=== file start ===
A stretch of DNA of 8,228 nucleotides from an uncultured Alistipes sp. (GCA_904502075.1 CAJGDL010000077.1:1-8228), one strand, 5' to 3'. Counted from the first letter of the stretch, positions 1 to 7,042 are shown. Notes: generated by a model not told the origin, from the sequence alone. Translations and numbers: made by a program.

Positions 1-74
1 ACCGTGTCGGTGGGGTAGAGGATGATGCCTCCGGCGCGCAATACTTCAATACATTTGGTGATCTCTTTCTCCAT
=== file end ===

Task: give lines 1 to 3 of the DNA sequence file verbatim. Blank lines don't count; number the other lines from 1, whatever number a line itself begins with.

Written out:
A stretch of DNA of 8,228 nucleotides from an uncultured Alistipes sp. (GCA_904502075.1 CAJGDL010000077.1:1-8228), one strand, 5' to 3'. Counted from the first letter of the stretch, positions 1 to 7,042 are shown. Notes: generated by a model not told the origin, from the sequence alone. Translations and numbers: made by a program.

Positions 1-74
1 ACCGTGTCGGTGGGGTAGAGGATGATGCCTCCGGCGCGCAATACTTCAATACATTTGGTGATCTCTTTCTCCAT